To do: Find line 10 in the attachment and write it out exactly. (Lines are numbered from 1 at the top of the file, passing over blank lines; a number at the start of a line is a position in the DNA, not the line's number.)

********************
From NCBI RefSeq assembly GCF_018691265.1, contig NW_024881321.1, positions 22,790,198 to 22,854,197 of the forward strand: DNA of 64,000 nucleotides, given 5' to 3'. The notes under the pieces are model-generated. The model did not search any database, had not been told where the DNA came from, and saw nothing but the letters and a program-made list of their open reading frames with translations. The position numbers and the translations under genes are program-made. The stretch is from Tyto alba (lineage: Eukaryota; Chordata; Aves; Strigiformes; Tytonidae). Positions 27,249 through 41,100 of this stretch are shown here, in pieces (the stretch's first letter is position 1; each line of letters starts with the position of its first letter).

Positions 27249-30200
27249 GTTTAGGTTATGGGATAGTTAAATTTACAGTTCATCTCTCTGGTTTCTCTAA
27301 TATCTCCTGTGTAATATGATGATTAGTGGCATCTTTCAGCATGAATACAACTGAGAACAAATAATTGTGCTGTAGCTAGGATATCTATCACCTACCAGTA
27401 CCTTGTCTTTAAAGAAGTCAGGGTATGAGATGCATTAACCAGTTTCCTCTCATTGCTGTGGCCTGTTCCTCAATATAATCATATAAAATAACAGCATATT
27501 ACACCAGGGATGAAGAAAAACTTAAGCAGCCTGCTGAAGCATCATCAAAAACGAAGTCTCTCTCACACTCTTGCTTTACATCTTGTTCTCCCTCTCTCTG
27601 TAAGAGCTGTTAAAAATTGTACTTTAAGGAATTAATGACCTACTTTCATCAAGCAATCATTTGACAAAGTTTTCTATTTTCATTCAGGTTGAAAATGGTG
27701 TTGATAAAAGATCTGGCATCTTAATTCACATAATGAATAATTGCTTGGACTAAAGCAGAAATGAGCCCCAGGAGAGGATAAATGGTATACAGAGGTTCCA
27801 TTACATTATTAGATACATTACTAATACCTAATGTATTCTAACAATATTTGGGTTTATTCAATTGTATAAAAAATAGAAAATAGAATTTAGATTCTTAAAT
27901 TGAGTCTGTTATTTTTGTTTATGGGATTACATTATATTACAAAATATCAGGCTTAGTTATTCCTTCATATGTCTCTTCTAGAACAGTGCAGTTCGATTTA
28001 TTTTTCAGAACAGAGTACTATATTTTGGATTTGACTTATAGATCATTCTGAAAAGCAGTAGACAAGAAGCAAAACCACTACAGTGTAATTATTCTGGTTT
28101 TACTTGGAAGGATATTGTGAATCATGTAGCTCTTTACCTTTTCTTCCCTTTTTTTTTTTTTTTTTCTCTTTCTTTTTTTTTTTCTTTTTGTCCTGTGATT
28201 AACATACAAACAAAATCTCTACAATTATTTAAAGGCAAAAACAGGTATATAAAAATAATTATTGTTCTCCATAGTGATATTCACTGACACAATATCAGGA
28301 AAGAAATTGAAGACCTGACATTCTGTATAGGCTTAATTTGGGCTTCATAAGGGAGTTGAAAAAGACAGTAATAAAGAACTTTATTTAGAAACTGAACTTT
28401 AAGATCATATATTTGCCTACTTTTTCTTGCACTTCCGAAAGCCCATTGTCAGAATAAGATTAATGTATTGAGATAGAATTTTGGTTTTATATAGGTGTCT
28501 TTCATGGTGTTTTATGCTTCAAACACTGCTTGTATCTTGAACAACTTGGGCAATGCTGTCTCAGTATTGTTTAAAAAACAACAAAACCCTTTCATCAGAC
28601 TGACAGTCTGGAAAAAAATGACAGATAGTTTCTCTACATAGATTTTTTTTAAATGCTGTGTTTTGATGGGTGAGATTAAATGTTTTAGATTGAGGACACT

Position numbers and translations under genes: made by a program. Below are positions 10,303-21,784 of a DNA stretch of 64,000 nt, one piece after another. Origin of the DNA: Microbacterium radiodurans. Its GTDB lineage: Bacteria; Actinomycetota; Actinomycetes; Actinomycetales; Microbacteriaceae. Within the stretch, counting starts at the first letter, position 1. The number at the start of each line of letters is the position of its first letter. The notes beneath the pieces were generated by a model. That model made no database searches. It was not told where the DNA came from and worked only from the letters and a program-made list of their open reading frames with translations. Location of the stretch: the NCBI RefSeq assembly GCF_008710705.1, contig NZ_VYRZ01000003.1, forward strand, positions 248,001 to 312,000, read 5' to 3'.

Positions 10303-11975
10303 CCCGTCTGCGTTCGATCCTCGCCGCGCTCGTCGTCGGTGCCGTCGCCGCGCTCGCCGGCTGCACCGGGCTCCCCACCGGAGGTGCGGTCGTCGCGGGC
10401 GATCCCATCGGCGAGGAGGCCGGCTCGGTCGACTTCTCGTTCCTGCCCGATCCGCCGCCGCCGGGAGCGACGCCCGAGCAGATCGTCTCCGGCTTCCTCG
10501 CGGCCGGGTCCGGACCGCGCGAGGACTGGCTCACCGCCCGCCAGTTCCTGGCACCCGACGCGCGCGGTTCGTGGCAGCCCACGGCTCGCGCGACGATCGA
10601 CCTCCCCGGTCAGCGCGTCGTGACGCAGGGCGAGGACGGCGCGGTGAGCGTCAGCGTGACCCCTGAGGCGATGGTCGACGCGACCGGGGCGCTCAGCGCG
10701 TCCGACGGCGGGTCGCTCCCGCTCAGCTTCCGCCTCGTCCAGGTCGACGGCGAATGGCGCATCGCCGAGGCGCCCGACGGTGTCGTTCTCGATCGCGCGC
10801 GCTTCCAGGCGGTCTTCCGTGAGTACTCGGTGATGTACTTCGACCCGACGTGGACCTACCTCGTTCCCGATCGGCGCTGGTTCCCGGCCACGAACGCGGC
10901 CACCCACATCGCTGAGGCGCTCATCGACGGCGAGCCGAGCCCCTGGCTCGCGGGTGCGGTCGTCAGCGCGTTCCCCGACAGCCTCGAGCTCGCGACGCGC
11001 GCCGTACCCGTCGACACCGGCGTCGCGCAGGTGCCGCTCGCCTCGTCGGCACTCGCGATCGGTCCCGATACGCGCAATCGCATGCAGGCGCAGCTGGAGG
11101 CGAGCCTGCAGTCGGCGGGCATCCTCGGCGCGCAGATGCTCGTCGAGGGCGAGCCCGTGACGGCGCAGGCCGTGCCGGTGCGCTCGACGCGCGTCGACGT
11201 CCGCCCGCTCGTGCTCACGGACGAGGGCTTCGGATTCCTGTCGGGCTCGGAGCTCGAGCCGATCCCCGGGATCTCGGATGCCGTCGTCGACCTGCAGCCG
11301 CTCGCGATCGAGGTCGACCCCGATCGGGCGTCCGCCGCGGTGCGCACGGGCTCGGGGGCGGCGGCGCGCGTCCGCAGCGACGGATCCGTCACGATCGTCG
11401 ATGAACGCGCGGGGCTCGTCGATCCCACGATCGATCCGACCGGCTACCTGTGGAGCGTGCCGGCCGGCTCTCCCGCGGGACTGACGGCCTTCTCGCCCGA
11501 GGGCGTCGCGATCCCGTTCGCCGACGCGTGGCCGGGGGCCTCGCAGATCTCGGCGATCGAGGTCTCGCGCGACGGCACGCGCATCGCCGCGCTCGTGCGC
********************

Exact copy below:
27901 TGAGTCTGTTATTTTTGTTTATGGGATTACATTATATTACAAAATATCAGGCTTAGTTATTCCTTCATATGTCTCTTCTAGAACAGTGCAGTTCGATTTA